Formerly known as Paradise Theater, Paradise Rock Club is a center point of indoor music entertainment in the great city of Boston, Massachusetts. Opened back in September of 1977, it has woven its roots deep into the local community and has become a favorite evening and late-night destination of music lovers of all kinds.
The profitable formula features a loaded schedule which regularly fills the building that holds 933 general admission patrons in a standing-room-only environment. They all trickle through glass double doors on the right front of the building surprisingly quickly and efficiently. The schedule is packed, and 20+ performances are regularly staged during any given month. A look at the upcoming slate reveals that Paradise Rock Club is a hub of alternative acts from several modern, pulse-pounding genres of music. Here are more specifics.
Real estate themes permeate throughout the music business. Paradise Rock Club benefits from a centralized location that is within a mile of Boston University and two miles of Harvard University. This means that tens of thousands of students are within a short drive, Uber ride or even walk to the Rock Club.
As a result, the acts put on stage tend to be youthful and up-and-coming soloists and bands. It is an over 18 establishment, and a very popular place for folks in their 20s and 30s. Situated at 967 Commonwealth Avenue, PRC is also within a short drive or medium-sized walk of several late-night establishments. On Commonwealth Ave, it is perfectly wedged between a popular pub and a Goodwill Center.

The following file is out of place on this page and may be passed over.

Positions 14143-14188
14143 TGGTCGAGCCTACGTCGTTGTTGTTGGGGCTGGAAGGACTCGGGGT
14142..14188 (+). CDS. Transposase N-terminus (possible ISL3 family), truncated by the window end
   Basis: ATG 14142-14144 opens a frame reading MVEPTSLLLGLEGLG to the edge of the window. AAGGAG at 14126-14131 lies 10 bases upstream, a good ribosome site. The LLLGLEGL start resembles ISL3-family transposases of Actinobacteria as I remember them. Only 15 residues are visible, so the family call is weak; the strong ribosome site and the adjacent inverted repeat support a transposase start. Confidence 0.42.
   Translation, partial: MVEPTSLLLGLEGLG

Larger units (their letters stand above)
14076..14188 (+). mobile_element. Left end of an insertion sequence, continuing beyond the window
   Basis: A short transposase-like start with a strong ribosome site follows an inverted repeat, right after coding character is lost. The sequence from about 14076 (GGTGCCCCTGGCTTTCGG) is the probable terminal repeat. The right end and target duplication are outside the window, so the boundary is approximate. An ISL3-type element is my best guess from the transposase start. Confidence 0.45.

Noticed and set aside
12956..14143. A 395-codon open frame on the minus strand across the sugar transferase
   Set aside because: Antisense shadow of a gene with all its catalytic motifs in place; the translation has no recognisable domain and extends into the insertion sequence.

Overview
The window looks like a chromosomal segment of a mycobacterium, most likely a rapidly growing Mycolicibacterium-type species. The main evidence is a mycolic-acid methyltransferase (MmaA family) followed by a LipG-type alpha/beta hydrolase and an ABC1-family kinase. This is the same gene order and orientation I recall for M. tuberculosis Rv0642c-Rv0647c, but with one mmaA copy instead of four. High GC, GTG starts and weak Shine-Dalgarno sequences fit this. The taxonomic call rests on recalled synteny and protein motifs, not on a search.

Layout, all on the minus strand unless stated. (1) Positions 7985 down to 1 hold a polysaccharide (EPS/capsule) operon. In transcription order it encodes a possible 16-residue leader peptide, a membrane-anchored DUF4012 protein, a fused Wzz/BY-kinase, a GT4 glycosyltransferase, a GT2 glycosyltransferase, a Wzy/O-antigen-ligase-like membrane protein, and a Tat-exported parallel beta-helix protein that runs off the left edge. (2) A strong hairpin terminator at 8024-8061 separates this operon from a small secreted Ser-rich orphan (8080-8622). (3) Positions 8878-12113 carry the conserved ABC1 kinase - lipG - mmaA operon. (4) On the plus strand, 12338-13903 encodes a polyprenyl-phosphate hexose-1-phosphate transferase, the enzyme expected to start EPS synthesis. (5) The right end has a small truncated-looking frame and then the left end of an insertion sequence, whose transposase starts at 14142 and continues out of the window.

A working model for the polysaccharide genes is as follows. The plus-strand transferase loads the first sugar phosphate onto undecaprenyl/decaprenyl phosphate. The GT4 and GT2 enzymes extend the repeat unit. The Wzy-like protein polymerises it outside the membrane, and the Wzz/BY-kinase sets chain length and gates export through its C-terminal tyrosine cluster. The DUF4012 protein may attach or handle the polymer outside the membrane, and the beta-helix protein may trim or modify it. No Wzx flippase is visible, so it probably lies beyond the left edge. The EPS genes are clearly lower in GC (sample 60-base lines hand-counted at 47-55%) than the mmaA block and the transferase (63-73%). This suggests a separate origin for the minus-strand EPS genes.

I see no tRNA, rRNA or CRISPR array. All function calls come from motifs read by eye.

Band names and music styles seem to become more bold, innovative and creative with each passing year. An early-December show at Paradise Rock Club features Pigeons Playing Ping Pong, an insanely hard-working funk band that has become known for playing as many as 200 shows per year since they were formed in Baltimore, Maryland back in 2009. King Krule and Show Me The Body played a huge show in late-October 2017, raising the eyebrows of fans with their fresh breed of performance art and music.
Big Shows of the Past
A total of 933 patrons is relatively small by all accounts, but the venue with the signature silver and pewter pillars made to look like the stumps of large trees is an attractive place to play a show, especially for performers and bands visiting the city of Boston for the first time. It is a ground-level type of place, and it has a mystique all its own. This is in part thanks to a unique rotated-rectangular layout that provides an incredibly wide yet not too deep area for fans to gather. Probably the biggest name to ever play the venue was R.E.M., which captivated a sold-out audience with their emotional breed of rock several years ago.